The worsening state of the United States' maternal healthcare

The U.S. has the highest maternal mortality rate of any developed country. Why?

Since the pandemic, U.S. maternal mortality rates have soared and the problem is only getting worse. Here's everything you need to know:

Why does the U.S. have such a high maternal mortality rate?

According to the National Center for Health Statistics, the maternal mortality rate increased by 40 percent in 2021 compared to 2020, making the U.S. the country with the highest maternal mortality rate amongst developed countries. Maternal mortality, which refers to deaths due to complications from pregnancy or childbirth, also sees a wide discrepancy by race, with Black women recording a mortality rate double that of white women and Indigenous women at four times the rate, CNN reports.

"This is sort of my reflection on this time period, COVID-19 and pregnancy. Women were at increased risk for morbidity and mortality from COVID," Dr. Elizabeth Cherot, of the nonprofit March of Dimes told CNN. COVID exacerbated issues that were already present in the healthcare system. "In terms of issues of racial health inequities, of structural racism and bias, of access to health care, all of those factors that we know have played a role in terms of maternal mortality in the past continue to play a role in maternal mortality," said Dr. Chasity Jennings-Nuñez, chair of the perinatal/gynecology department at Adventist Health-Glendale.

Additionally, maternal healthcare is worse in states with abortion bans following the overturning of Roe v. Wade (1973), per a report by the Gender Equity Policy Institute. The report found "people in banned and restrictive states have worse outcomes than their counterparts in supportive states," and that anti-abortion states "are less likely to enact policies, like paid parental leave, which have been shown to improve outcomes for new parents and babies."

How is U.S. maternal healthcare worsening?

More and more regions across the U.S. are finding themselves in maternal health "deserts." A 2022 study found that 36 percent of U.S. counties lack sufficient maternal health resources, impacting approximately 7 million women, NPR reports. A different study conducted in Louisiana tied maternal death and care access together concluding, "Risk of death during pregnancy and up to 1 year postpartum ... was significantly elevated among women residing in maternity care deserts compared with women in areas with greater access."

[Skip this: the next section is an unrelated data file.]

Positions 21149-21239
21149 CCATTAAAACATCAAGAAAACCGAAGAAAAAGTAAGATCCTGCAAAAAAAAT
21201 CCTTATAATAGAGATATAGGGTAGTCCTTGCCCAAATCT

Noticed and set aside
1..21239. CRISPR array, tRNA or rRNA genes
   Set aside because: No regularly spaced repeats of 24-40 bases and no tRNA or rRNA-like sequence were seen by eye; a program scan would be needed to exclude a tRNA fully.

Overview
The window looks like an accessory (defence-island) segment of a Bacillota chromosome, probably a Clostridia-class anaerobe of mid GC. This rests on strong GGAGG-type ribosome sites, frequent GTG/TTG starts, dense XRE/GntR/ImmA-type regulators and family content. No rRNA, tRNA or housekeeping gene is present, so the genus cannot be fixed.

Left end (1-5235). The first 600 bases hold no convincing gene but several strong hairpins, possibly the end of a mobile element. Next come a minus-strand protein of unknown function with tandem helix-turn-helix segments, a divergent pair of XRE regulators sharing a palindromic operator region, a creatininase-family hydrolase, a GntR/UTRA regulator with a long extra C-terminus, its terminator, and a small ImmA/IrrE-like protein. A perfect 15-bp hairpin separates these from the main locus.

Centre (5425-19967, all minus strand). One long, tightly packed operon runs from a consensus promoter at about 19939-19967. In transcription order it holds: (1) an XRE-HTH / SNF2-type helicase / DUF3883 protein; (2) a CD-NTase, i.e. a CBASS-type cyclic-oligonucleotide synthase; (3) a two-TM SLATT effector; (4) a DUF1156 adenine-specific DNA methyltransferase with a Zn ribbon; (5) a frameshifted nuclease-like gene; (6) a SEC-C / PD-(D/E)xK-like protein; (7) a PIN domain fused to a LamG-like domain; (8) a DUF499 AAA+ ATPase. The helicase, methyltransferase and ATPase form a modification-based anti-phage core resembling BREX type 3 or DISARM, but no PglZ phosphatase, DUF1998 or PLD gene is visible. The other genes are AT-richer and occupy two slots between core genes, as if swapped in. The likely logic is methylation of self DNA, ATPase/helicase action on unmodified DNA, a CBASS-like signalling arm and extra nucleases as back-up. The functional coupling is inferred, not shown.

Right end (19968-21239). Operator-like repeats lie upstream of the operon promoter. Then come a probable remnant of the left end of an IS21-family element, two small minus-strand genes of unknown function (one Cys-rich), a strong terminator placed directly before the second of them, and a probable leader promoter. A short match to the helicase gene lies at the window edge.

This is a problem that is only worsening. With the rise of anti-abortion laws, many maternal healthcare professionals are opting to move to locations without the laws. "Highly respected, talented physicians are leaving. Recruiting replacements will be extraordinarily difficult," said Bonner General Health, an Idaho hospital. The state has some of the most restrictive anti-abortion laws. "The Idaho Legislature continues to introduce and pass bills that criminalize physicians for medical care nationally recognized as the standard of care," the hospital continued in a news release. Leah Wilson, a doctor in Texas, explained that restrictive abortion laws "meant patients sitting there for days, actively losing nonviable pregnancies, and us waiting for something to go bad enough that we could help them."

The lack of proper healthcare coverage in these areas is complicating the problem. Experts are keeping an eye on five other states along with Idaho and Texas where maternal health could be deemed a crisis: Arkansas, Mississippi, Missouri, South Dakota, and Wisconsin. These states "have instituted abortion bans while keeping postpartum Medicaid coverage limited to 60 days," per Newsweek. By not extending healthcare coverage, many women would be forced to not seek necessary medical care. "Having any barrier to coverage in the postpartum setting is a direct barrier for accessing necessary care," explained Dr. Smita Carroll, an OB-GYN in New Mexico, to Newsweek

According to Carroll, "carrying a pregnancy to term has more risks than abortion care." Amy Chen, a senior attorney at the National Health Law Program (NHLP), added that "health care coverage is critical to catching and treating the health conditions and emergencies that are in part to blame for the United States' high maternal mortality and morbidity rates."

Unfortunately, a large number of those located in the care deserts are low-income and minority women located in rural areas. "In wealthier communities, private insurance helps offset low Medicaid payments to hospitals," writes The New York Times. "But in rural areas where poverty is more entrenched, there are too few privately insured patients."

What are possible solutions?

Maternal deaths are "largely preventable," according to Carroll, provided that Medicaid coverage is expanded to a year after birth. According to a report by the Center for American Progress as cited by Newsweek, "States hostile to abortion also have some of the highest rates of uninsured and comprise the majority of those still refusing to expand Medicaid."

"Physicians do not go to medical school and go into the practice of medicine because [they] enjoy interfacing with the legal profession," commented Katie McHugh, an OB-GYN from Indiana and board member of Physicians for Reproductive Health. Restrictive abortion laws end up tying the hands of physicians in terms of providing proper medical care. "Hospital closures, combined with the lack of access to outpatient and inpatient obstetrical care, results in the extremes of maternal and infant mortality that we see in my state," she added.

"What is just across the board hurting recruiting and retaining physicians right now is what's happening to reimbursement rates in Medicare and Medicaid," remarked Rep. Michael C. Burgess (R-Texas), who is also a trained OB-GYN, to Roll Call. "It is just phenomenally detrimental."


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